When we look another forty or fifty years down the road, these “charismatic” churches had experienced so much growth that they needed to organize and systematize lest they implode. Instead of returning to the “old ways” of stuffy committees, town hall votes and politics, they decided to embrace more of a corporate business model of the CEO, the org chart and the top-down decision making. This was something sleek, sexy and above all, successful. This is the megachurch, and many have embraced its “seeker” focus and efficiency mantra of “go big or go home.”

If we look at what runs concurrently with these four stages in culture, we can see that the early twentieth century enlightenment thinking gave way to the matter-of-fact dogmatism of Modernity, which gave way to the deconstruction of reality in Postmodernity, which leads us to where we are today, not really sure what to call ourselves.

There are of course really great things represented in all of these movements of time, both in the church and in the culture. But I believe that where we are today has opened up an amazing opportunity for us as Christian ministers of the gospel to embrace and proclaim the ancient, pre-denominational, mysterious and holistic living faith that the Western world so desperately needs. And we can see this in the rise of what Ian Cron calls “Neo-liturgical Faith Communities.”

People are returning to a faith that embraces Jesus as Lord and the Church as his bride; a faith that can be seen the colors and beauty of sacred space, smelled in the flowers and incense, tasted and touched in the bread and wine. Young postmoderns don’t want to be argued into faith (can you do that?), they want to be invited into the story. When we make worship our way of acting out the gospel in these ways, ways that people can see, feel, taste and touch, it communicates to the heart in deeply powerful ways.

So if you have friends or notice church leaders who are suddenly being drawn to the Anglican, Episcopal or Catholic church down the street, I believe that this is why. We’re tired of hanging all of our faith on the show, on pretending to follow the rules, or on the evidence we can somehow prove. We want to be wooed in by a Person who shares in our real, every day lives and redeems them for His glory. We want to see Christ’s victory lived out in community for the sake of the world.

There will probably be another “stage” that comes in fifty years, but that doesn’t matter. What matters is that we faithfully proclaim and live the gospel in the time that we’ve been given. This is where I believe we are, which is why this is the journey I’m on.

More to come as we walk the road together.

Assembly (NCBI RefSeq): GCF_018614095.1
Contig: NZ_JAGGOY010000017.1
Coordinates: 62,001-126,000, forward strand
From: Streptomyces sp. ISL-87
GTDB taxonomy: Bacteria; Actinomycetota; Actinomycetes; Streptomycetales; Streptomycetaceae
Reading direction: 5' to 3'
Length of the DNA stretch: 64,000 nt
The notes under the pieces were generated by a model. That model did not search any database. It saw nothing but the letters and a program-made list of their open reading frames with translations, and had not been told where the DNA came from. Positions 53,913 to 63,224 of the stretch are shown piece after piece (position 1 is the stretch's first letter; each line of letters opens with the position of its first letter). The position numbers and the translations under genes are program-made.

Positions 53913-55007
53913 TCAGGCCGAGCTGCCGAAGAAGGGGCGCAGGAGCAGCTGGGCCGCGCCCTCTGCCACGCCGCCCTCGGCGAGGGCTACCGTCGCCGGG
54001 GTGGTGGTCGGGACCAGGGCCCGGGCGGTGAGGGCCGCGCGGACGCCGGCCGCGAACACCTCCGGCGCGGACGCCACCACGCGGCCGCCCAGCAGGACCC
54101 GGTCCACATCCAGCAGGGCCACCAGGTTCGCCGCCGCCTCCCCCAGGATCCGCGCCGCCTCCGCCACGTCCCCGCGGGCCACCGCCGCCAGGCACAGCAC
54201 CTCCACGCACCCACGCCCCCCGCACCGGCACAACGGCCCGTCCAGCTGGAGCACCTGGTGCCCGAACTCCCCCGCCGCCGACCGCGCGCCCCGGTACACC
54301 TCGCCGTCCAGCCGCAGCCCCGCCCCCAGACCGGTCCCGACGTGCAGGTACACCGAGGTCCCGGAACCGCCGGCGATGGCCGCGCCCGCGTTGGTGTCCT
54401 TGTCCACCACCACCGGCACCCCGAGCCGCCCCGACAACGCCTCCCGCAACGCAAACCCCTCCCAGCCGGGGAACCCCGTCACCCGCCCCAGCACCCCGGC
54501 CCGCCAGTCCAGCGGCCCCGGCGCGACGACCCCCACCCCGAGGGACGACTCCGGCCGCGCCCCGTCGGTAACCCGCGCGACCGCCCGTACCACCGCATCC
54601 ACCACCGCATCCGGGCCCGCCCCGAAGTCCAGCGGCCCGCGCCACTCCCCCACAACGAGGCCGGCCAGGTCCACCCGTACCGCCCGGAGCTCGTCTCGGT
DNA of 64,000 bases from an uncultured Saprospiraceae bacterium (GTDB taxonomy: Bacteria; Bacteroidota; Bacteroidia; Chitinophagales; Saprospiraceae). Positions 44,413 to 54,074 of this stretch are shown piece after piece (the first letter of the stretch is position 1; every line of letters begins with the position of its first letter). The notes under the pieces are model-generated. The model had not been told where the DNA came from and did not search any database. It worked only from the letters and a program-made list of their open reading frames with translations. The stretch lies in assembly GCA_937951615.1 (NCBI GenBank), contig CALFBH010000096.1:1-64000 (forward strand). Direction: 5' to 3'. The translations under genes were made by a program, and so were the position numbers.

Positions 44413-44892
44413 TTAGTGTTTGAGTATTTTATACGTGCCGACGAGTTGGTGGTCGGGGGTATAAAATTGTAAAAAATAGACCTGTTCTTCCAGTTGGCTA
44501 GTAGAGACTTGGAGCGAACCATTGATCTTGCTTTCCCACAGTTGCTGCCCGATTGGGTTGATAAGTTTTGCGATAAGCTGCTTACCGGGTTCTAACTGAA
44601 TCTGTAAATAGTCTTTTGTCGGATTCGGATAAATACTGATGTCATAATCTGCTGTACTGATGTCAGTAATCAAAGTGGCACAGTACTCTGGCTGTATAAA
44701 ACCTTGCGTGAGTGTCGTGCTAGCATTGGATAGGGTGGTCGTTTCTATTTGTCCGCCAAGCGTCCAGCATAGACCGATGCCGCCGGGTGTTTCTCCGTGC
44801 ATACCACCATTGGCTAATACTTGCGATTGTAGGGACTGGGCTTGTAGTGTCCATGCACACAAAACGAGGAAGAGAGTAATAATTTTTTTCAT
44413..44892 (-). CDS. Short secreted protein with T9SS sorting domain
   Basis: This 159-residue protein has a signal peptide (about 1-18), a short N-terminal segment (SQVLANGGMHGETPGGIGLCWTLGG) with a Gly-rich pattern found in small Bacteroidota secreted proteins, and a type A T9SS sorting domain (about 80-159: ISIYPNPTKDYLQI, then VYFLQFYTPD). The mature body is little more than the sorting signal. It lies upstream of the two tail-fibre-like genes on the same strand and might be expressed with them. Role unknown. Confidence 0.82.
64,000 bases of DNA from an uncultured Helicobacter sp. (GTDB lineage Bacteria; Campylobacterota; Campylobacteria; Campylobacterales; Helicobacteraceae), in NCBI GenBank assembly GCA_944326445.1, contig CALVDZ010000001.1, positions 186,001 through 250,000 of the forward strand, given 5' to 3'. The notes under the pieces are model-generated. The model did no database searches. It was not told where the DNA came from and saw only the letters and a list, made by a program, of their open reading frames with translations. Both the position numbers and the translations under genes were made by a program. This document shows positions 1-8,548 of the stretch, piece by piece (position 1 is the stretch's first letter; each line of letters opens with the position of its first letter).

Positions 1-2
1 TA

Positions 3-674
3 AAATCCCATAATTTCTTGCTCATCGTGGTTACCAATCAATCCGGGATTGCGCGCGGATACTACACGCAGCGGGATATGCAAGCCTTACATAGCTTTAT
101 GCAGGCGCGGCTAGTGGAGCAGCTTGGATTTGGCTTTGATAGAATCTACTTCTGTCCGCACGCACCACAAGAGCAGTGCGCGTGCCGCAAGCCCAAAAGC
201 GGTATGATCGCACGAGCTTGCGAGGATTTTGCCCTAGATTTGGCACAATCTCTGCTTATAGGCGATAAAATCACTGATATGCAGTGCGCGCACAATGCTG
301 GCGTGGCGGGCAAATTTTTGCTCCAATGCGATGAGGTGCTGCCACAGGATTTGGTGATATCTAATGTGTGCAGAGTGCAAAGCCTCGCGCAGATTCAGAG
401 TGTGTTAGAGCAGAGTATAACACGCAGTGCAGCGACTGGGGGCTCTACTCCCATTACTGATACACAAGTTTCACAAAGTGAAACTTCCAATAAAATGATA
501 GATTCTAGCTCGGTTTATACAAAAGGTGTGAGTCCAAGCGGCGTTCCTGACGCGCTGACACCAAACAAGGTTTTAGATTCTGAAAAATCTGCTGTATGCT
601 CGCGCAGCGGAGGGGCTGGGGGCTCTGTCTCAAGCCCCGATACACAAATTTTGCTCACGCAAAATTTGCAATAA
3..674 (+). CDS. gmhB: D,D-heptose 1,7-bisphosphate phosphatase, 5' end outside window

– JV


2 Replies to “How Did We Get Here? (The Journey to NLFC’s)”

  1. Dear Jonathan,     That was more than a blog. Yes, it was a history lesson, but to close us out with ‘the deconstruction of reality in Postmodernity’ was intellectually difficult. I think your education is trying to peek through and raise its deserving hand to be of use. You may be over our heads, but you may need to be there. This was brilliant, but very troubling because you are scratching on the surface of reality – which is why you needed to leave here.     When you talk about making worship our way of acting out the gospel you are onto something that only the few, and the Great, have realized. As I often quote Melville, I think you are on the verge of ‘striking through the pasteboard masks’. However, I worry for you because you are so intellectually gifted, emotionally driven, and spiritually servanted. No one can do all three, but you are trying because you won’t let go of God’s Ideal. It’s just that we men have difficulty measuring up to God’s ideal. I constantly battle with the imps inside me and the spirits above me. It is a very real battle. Let me give you an example.     Last week I was asked to be the main speaker at a huge AA function where in Bob Meehan (millionaire and Bestselling author of Beyond The Yellow Brick Road – and , yes, lead endorsement on the cover of High Catcher) was to receive his 43 year chip. That’s virtually unheard-of, forty three years of sobriety. Anyhow, I’m up there doing my thing. It was crowded, probably over 100 folks, and they’re laughing as I present AA wisdom with my own brand of humor, and as an aside(this is all true) I said, “You know, we get messages in all kinds of ways. This morning I’m reading my email and a news bulletin pops up that they are going to make a movie about Dolly Parton’s life story and she is going to star in it herself. Then, below was a questionnaire – “would you go see this movie?” So, I check the block ‘Yes’. Somebody yells out from the audience floor. “Why would you go, John?” and, without thinking I say, “Because now maybe we can find out who’s tits those are.”     I looked down at Audrey who is now hiding her head in her hands. The place went wild with laughter, but somebody shouts, “Don’t you think your priorities area little screwed up?” And that’s my point. I didn’t have my priorities screwed up at all. It’s just that they were socially unacceptable.     I think you are walking right next to a new road which nobody sees but you, and it may be socially unacceptable because it seems radical. That road is the road which recognizes that Worship is more powerful that words alone. In my manuscripts I tickle my readers with the true concept/theory that heaven was originally organized and headed up by three arch-angles who reported directly to God. Gabriel was responsible for all Communication, Michael was responsible for Justice, and Lucifer was responsible for Praise and Worship. I try to make the point that if Praise and Worship was important enough fully have one third of heaven devoted to it, why should we here on earth be so surprised at the power of music.     You are cruising along that invisible and dangerously divided road where few have feared to tread. Be careful, and be brave, because you are listening above your register. Blessings, John